Feeling in the mood for a seat it was off to Paradox now for yet more non-jazz in the city's premier jazz club. Iguana Death Cult are a homegrown surf/garage/psych quartet and so had attracted a fair sized crowd for their fast & loud performance. Hook-wise they were a bit lacking, rather making up for their influences mixing down to a rather generic final product by giving an exuberant performance. Trying to sort out camera issues occupied my foreground whilst they were on in the background.

More Belgian noise came from tonight's penultimate band, Ghent's Mind Rays, another element of Richie Dagger's Garage Basement at the Stadskelder. Theirs is a sound that ranges from classic Pixies to the rawest, unpolished garage punk whilst covering the shortest distance possible in between. Another act packing out the oven that is this small venue and giving the crowd what they demanded.

Finally tonight it was earplugs-in-time for Teeth Of The Sea at Hall Of Fame. Anyone not already deafened by Merzbow or The Melvins would certainly have been finished off here as the band thundered out their work along similar lines as when last experienced at the 2014 Liverpool Psych Fest. They arrived on stage a tad late so the fact of that could be felt propelling them to new heights of noise and greater emotion in their playing. The organ-shaking beats rolling off the stage were enough in themselves to signal this as the performance from which there was nowhere else to go tonight.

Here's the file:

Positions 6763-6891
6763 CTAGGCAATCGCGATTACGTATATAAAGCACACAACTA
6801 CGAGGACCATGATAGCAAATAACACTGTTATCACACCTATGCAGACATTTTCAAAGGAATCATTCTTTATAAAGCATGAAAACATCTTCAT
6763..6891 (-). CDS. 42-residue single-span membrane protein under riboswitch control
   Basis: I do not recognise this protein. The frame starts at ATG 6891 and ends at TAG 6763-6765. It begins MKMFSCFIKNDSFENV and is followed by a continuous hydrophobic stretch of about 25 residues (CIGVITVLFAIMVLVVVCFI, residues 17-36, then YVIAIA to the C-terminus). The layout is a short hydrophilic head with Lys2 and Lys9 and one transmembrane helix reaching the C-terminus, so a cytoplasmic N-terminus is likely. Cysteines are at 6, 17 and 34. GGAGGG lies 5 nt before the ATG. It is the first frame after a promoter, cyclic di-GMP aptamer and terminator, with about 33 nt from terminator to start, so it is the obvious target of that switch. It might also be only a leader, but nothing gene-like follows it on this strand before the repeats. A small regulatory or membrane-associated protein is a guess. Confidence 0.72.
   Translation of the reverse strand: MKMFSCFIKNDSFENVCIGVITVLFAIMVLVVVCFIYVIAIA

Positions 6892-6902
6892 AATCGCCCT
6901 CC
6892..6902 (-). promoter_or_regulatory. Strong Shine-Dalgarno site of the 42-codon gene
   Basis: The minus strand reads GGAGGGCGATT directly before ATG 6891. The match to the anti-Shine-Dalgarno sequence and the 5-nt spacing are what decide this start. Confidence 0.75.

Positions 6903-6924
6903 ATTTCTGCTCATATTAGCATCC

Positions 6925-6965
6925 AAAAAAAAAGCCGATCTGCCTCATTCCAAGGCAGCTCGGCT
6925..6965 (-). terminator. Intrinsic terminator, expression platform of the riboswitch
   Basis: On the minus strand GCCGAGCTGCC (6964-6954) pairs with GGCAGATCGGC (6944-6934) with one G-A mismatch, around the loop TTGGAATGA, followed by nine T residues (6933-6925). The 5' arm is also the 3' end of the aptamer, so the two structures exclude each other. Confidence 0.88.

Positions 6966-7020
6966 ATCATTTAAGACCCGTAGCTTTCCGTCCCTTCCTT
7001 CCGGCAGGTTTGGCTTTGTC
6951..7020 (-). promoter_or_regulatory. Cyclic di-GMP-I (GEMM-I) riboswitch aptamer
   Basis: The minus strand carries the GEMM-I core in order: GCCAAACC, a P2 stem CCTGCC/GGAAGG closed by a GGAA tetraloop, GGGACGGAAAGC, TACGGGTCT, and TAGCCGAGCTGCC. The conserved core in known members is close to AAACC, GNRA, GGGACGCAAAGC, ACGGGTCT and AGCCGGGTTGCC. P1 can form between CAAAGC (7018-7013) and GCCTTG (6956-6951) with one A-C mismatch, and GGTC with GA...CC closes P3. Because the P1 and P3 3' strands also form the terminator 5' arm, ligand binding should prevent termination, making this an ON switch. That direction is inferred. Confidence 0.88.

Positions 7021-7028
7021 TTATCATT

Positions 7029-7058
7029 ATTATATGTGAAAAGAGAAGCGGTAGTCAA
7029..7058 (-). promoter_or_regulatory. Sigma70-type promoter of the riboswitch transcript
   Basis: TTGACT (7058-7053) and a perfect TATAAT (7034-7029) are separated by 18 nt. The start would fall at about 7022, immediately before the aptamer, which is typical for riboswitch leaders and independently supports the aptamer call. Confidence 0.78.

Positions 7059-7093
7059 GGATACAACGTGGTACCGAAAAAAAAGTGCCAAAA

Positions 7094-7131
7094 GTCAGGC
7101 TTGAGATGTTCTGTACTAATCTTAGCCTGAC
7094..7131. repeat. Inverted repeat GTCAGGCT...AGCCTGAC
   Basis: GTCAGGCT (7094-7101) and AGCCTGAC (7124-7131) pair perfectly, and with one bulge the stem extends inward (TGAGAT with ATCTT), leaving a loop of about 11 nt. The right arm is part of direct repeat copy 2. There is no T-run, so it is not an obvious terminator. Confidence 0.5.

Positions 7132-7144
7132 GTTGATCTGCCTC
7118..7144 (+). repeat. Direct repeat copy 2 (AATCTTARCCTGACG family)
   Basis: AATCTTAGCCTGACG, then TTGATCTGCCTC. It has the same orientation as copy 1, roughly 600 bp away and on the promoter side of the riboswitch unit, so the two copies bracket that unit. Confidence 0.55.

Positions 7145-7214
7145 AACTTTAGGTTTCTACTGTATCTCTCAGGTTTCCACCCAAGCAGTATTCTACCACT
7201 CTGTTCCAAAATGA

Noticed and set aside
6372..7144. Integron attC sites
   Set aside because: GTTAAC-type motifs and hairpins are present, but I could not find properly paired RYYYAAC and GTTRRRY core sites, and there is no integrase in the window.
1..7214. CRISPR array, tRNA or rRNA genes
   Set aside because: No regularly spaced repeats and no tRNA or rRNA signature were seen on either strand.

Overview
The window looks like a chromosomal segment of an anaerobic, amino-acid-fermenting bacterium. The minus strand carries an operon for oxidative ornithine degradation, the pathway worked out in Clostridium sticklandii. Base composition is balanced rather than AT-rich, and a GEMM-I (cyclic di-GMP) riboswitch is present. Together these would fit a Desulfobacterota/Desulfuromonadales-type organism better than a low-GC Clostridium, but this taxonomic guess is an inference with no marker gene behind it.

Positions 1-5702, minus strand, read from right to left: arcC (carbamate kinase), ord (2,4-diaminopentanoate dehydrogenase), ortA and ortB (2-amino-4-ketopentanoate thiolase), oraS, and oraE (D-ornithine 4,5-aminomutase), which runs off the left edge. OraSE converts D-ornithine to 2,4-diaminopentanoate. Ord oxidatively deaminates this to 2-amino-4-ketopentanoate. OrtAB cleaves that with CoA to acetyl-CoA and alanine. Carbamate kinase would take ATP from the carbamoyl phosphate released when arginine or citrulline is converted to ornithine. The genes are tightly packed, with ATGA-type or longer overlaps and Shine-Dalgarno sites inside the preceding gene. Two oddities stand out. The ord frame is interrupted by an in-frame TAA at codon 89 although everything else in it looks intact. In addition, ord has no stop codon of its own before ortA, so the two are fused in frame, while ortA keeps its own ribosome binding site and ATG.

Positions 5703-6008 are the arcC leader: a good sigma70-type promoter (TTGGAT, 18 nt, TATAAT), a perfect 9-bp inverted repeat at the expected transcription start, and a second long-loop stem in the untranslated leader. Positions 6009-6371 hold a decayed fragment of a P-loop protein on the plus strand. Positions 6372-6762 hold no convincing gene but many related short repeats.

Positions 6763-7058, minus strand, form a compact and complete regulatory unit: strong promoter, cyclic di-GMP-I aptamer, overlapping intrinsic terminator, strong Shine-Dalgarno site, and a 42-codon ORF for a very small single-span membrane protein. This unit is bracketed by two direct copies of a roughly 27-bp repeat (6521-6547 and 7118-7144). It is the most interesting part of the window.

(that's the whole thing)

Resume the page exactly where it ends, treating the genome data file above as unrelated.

Incubate 2015 - Tuesday

  • Published in Live

Evening two of Incubate 2015 starts off with a walk to the Hall of Fame, housed in what was previously an NS Rail machine shop or something. As per the previous night the first act taken in are Belgian. Partisan are so new they apparently have no internet prescence as yet (other maybe than this). Theirs is a pretty edgy punk/post-punk amalgam that is hampered only by noticeably large amounts of tuning up.

Heading down to Midi it's time to catch one of this year's undoubted big names as Merzbow is playing the second of his three shows, solo last night & tonight with Hungarian drummer Balazs Pandi (tomorrow's show is with Full Of Hell). An appreciative crowd is in situ by the time I get there & the two players are respectively pounding away on the kit and doing all sorts of guitar murdering and button pushing to create an unholy racket. Not for the first time tonight will my enjoyment of utter noise be tested to the limit due to a seeming lack of a head & a tail to the piece being performed.

Round the corner I go in search of something more akin to recognisable music and pitch up at Dudok, which seems to be in one of the city's older buildings with a good vaulted ceiling which hints at good acoustics if the sound's mixed right. First onstage for the Rats On Rafts showcase are Dutch indie quartet Nouveau Velo. They experience a bit of difficulty in hearing each other on stage and so are maybe initially rattled by that but for me they never seem to get into anything resembling their stride, sounding too earnest and lightweight to really make any impact.

Keen now to finally get the night underway as far as actually enjoying a performance I'm thwarted yet again at Cul de Sac as Holland's Tamarin Desert can't quite convince me with their take on Byrds etc.-ish '60s sounds. Flat vocals and a lack of the sort of element Umungus had last night sees me head off after a couple of numbers. Thinking a change of musical style might be the catalyst required I head off to the Paradox jazz club for the second of Jasper Stadhouders' performances with his Improv Ensemble (all six of the group's performances over the festival will be released as a boxed set in the coming months).